Wu is a variety of Chinese spoken by about 90 million people mainly in
Zhejiang (浙江), Shanghai (上海), southern
Jiangsu (江苏), and in parts of Anhui (安徽),
Jiangxi (江西, and Fujian (福建).
Major subvarieties of Wu include those spoken in Shanghai (上海 /
Zånhae), Suzhou (苏州), Ningbo (宁波), Wenzhou
(温州), Hangzhou (杭州), Shaoxing (绍兴 /
Zaushin), Jinhua (金华), Yongkang (永康), and Quzhou
(衢州), and there are considerable differences between these subvarieties.
The Suzhou variety was traditionally the most prestigious of these, however
the Shanghai variety of Wu, or Shanghainese (上海閒話),
has become the most prestigious variety as a result of the size and economic
dominance of Shanghai, and Wu is often referred to as Shanghainese by non-specialists.
Scholars prefer to use the term Wu (吳), which comes from the name of the
ancient kingdom of Wuyue (吳越) in what is now Jiangsu and northern
Zhejiang provinces. This variety of Chinese is also known as Jiangnan speech
(江南話), Jiangsu-Zhejiang speech or Jiangzhe speech
(江浙話), or Wuyue speech (吳越語).
Wu is perceived by speakers of other varieties of Chinese as being soft,
light and flowing, and as a result is sometimes called 吴侬软语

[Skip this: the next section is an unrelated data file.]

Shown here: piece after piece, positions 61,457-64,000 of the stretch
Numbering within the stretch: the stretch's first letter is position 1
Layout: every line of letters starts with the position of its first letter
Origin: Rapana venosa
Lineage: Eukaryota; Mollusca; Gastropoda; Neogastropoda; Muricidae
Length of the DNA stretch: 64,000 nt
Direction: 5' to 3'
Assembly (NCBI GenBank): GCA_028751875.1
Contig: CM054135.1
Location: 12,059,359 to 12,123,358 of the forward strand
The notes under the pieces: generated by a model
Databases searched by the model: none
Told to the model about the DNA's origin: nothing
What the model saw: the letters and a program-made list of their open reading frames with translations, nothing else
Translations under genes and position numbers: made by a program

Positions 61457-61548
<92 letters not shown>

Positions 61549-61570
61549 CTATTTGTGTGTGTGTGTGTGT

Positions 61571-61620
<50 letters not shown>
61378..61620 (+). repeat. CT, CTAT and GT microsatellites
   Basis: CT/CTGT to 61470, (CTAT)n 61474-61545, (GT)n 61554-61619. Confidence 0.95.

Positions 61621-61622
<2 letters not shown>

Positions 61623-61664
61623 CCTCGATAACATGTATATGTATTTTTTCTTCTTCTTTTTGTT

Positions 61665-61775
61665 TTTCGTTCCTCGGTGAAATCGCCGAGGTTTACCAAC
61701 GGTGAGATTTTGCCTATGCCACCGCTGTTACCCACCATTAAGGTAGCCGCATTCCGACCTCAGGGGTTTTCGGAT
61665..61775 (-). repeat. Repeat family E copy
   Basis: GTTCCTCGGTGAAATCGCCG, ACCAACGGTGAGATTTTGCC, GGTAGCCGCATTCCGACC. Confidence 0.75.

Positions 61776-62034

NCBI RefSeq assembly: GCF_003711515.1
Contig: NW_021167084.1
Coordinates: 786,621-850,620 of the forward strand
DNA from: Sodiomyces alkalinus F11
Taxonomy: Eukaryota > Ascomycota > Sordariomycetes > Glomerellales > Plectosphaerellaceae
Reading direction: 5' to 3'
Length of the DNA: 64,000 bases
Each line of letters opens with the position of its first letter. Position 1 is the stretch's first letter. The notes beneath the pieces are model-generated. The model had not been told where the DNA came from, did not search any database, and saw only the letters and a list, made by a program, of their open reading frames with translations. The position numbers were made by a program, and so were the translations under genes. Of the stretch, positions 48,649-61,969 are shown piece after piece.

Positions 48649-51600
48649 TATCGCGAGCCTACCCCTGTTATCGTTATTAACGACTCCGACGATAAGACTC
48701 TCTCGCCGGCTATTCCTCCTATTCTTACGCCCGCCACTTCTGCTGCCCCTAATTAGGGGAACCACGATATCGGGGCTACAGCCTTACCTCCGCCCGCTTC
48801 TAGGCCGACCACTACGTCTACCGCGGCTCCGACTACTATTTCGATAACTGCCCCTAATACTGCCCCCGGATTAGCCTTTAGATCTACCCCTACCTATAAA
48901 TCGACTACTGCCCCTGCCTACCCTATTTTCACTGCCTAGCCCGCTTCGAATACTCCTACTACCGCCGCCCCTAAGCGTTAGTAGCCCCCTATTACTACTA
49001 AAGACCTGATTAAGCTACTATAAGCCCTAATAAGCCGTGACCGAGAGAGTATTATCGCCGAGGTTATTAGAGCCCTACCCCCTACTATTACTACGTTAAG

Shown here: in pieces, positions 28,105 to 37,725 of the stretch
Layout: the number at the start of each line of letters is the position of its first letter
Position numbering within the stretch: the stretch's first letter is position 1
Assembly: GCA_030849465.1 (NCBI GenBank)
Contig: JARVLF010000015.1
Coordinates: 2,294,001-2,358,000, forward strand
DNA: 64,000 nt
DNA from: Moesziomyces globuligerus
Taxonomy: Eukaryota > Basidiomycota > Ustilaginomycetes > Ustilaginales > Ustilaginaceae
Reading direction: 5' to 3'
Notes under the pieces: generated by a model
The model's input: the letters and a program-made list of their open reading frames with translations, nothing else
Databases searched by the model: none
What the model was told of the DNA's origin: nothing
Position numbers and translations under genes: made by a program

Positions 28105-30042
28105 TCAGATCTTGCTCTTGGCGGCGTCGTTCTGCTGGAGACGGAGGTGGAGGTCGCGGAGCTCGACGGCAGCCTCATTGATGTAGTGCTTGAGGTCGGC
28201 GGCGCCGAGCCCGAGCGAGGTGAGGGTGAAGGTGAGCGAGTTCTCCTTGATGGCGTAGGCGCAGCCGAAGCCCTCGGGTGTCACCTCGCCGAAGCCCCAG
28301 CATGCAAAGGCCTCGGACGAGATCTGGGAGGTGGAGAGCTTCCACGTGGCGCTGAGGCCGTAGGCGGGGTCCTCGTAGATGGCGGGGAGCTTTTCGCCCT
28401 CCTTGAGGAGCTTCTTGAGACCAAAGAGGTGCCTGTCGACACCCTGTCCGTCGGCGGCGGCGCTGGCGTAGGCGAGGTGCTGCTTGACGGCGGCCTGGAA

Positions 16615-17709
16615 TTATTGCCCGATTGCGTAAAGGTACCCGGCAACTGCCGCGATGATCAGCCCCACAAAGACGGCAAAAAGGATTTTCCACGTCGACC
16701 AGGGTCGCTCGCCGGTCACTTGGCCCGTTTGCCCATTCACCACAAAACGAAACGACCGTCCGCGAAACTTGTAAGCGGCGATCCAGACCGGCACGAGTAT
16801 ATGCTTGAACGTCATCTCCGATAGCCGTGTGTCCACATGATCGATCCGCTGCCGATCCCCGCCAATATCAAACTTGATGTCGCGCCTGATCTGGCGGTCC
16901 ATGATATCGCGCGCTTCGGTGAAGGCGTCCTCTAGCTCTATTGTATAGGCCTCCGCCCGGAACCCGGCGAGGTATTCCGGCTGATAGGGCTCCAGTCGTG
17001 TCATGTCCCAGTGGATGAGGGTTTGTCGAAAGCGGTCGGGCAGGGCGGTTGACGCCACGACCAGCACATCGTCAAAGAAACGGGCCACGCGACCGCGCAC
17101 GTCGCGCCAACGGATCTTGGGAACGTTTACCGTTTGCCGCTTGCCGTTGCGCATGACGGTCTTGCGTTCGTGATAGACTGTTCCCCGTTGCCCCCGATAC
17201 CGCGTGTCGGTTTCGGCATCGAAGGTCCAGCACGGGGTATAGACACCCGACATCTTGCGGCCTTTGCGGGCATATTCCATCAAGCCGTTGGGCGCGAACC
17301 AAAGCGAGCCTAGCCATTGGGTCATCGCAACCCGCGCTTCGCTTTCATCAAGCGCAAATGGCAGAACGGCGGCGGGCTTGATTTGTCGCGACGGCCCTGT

(wúnóngruǎnyǔ) or "The Tender Language of Wu"
Since the founding of the PRC in 1949, people throughout China, including
in Wu-speaking areas, have been encouraged to speak Mandarin. Wu has been
replaced by Mandarin in the media and schools, and many non-Wu speakers
migrated to Wu areas. Nowadays people are discouraged from using Wu in
public and administrative affairs, however many people ignore this.
Varieties of Wu are rarely written and few people believe it is worthwhile
to write them or to develop a standard written form for them. There are
a few books that teach varieties of Wu in a playful and entertaining way.
There are some TV programmes in varieties of Wu with each town having at least
one if its own subvariety, however they are not allowed to broadcast during